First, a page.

One of the most fundamental problems of molecular biology is to annotate all functional elements in the genome. Because of evolutionary pressure, many of the functional elements are believed to be located within regions that evolve more slowly than the overall genome [1, 2]. Regions that evolve more slowly are called evolutionarily conserved elements. Conservation analysis by comparing genomes of related species is a powerful approach for identifying functional elements like protein/RNA coding regions and transcriptional regulatory elements [3–8].

In comparative genomics, one often starts with an alignment of multiple orthologous sequences from several species. The power of a conservation analysis is usually measured by its sensitivity and specificity of detecting conserved elements from given alignments. Several papers have been published recently dealing with the power evaluation of phylogenetic models in comparative genomics studies [9, 10]. Both Eddy [9] and McAuliffe et al. [10] evaluated the power of such studies assuming a symmetric star topology and the Jukes-Cantor nucleotide substitution model, whose simple structure makes it possible to evaluate the power of the method analytically. McAuliffe et al. considered the hypothesis testing problem for the conservation of a single nucleotide site, whereas Eddy considered the classification problem for whether a whole DNA block is conserved or not. Both papers reported the theoretical power mainly as a function of the number of comparative genomes and the branch length from the center of the star topology to each species. However, the approaches they employed are not able to accommodate the substitution rate variation and correlations among nearby nucleotides along a genomic sequence. More realistic models are needed to account for the spatial rate variation and correlation in order to more accurately reflect the nature of real data [11]. Various models have been proposed for this task, including the hidden Markov model [12, 13], Ising chains [14, 15] and Markov random fields [16, 17]. In particular, Felsenstein and Churchill [13] used HMMs to model the substitution rate correlation along the genome. Since then, this model has been adapted to many evolution related problems [7, 18–20].

In this paper we evaluate the power of the phylogenetic hidden Markov model (phylo-HMM), which models the substitution rate variation using an HMM. As introduced collectively in ref. [7, 12, 13] to improve phylogenetic modeling, Phylo-HMM is a generative probability model for aligned multiple orthologous sequences. It models the molecular evolution in both the space dimension along the genome and the time dimension along branches of the phylogenetic tree. Along the genome of the common ancestor, an HMM is used to describe the change from one site to the next. Along each branch of the phylogenetic tree, a continuous-time Markov process is used to model the evolutionary process. Siepel et al. [7] implemented a two-state phylo-HMM to perform a genome-wide detection of evolutionarily conserved elements. They showed that this model can yield biologically meaningful results, but did not evaluate the statistical power of the method. In their study, the transition matrix of the HMM in the phylo-HMM model is assumed to be known and unchanged along the genome. This is equivalent to assuming that the expected length and coverage (defined as the percentage) of conserved elements are known and that the conservation ratio is homogeneous along the genome, which is unrealistic [21].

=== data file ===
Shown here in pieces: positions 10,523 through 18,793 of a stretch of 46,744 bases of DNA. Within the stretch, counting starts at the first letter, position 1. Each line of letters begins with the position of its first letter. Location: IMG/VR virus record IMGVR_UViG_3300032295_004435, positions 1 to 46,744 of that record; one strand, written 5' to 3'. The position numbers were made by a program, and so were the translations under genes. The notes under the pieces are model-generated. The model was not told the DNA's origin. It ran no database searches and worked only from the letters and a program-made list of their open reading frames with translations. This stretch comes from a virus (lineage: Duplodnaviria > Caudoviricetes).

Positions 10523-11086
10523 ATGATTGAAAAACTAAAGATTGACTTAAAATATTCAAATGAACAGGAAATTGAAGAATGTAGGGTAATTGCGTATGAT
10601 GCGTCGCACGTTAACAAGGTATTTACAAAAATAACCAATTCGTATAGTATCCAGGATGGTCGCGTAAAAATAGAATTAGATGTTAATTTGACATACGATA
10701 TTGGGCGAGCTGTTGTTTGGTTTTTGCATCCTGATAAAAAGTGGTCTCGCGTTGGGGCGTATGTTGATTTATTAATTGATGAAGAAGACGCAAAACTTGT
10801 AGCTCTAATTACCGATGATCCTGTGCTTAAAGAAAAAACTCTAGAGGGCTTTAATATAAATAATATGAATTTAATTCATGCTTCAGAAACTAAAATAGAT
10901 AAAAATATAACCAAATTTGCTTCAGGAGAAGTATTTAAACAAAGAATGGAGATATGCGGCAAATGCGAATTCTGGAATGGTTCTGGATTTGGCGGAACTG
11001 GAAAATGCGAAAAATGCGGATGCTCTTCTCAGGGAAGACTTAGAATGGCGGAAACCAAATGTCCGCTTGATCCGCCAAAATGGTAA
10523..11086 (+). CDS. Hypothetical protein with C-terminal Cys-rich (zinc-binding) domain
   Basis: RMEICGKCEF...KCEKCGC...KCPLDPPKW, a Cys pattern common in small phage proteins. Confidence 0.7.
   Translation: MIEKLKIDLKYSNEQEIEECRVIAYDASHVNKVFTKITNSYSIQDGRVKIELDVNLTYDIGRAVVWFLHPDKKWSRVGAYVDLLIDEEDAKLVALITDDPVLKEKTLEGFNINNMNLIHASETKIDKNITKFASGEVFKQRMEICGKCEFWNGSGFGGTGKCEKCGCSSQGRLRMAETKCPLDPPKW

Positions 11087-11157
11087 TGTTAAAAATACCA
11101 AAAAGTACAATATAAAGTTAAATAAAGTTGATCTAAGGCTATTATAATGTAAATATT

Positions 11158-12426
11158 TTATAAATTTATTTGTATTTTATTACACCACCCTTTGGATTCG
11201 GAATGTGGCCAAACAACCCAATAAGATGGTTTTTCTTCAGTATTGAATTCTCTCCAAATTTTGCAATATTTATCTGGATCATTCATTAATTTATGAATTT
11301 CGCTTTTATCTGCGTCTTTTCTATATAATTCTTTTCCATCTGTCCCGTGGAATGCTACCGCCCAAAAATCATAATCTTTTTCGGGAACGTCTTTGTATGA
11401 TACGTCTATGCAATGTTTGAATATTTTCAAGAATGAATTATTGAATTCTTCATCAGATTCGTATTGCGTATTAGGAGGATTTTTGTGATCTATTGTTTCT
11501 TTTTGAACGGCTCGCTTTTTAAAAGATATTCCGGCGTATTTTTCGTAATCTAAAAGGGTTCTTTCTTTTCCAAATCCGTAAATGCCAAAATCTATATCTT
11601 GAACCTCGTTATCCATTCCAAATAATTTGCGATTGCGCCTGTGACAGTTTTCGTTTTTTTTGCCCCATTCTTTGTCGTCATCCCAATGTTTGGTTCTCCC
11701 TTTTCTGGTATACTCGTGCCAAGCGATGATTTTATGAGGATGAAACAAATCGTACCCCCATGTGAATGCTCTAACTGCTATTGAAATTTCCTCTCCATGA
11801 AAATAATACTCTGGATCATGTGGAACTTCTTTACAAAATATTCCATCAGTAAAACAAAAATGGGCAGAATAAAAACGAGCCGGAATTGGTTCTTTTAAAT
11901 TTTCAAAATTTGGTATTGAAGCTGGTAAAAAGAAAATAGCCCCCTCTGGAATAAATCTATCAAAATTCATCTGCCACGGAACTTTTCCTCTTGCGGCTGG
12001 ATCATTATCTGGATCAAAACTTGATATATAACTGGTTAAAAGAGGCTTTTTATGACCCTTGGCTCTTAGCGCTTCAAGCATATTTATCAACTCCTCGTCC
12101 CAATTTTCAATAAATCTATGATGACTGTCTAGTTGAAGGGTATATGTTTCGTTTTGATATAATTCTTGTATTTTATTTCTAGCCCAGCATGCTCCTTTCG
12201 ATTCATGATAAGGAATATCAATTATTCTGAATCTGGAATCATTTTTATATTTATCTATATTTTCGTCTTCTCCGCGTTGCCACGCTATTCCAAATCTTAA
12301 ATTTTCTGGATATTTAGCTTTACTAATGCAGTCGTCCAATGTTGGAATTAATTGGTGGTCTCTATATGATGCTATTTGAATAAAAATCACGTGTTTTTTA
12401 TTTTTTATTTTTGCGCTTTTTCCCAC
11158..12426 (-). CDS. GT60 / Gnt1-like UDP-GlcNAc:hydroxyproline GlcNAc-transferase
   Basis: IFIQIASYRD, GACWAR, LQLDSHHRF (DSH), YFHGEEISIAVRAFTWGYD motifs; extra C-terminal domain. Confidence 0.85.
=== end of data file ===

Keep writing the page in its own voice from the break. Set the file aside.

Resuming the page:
The goal of this paper is to systematically assess the ability (or power) of the phylo-HMM to identify conserved genomic regions. Because this model is too complex for a theoretical analysis and because the availability of real data with experimentally verified conserved elements is still very limited, we adopt a simulation approach. Given that different regions along the genome vary in terms of their neutral substitution rates, the expected lengths and coverage of the conserved elements [21], we used sequence data from promoter regions of four selected species (human, mouse, rat, and dog) to first estimate the set of key parameters of the phylo-HMM. We call this set of estimated parameter values the *baseline*. We simulated sequences by varying one or a subset of parameters around the *baseline*. Using these simulated sequences, we explore several fundamental questions in comparative genomics with respect to this model, including 1) does the topology of the phylogenetic tree critically impact statistical power?, 2) is the accuracy of the predictions significantly reduced if we simplify the nucleotide substitution model?, 3) is it always beneficial to select more distantly related species for this analysis, thereby increasing the branch lengths of the phylogenetic tree?, 4) how many comparative genomes do we need in order to detect conserved elements of a certain length with satisfactory power?, and 5) is spatial variation of the conservation ratio important? Assuming that the underlying phylo-HMM model is a reasonable approximation of reality, our results reveal a number of insights. First, we demonstrate that the most important factors of a comparative genomics analysis appear to include the number of genomes used and the evolutionary distance between pairs of species, consistent with results for simpler models reported by others. Further, we show that the conservation ratio of conserved elements and the expected length of the conserved elements are also major factors. Therefore, our results show that it is important to accurately characterize the inter-species (spatial) variation in the phylo-HMM model. In contrast, the influence of the topology and the nucleotide substitution model are relatively minor.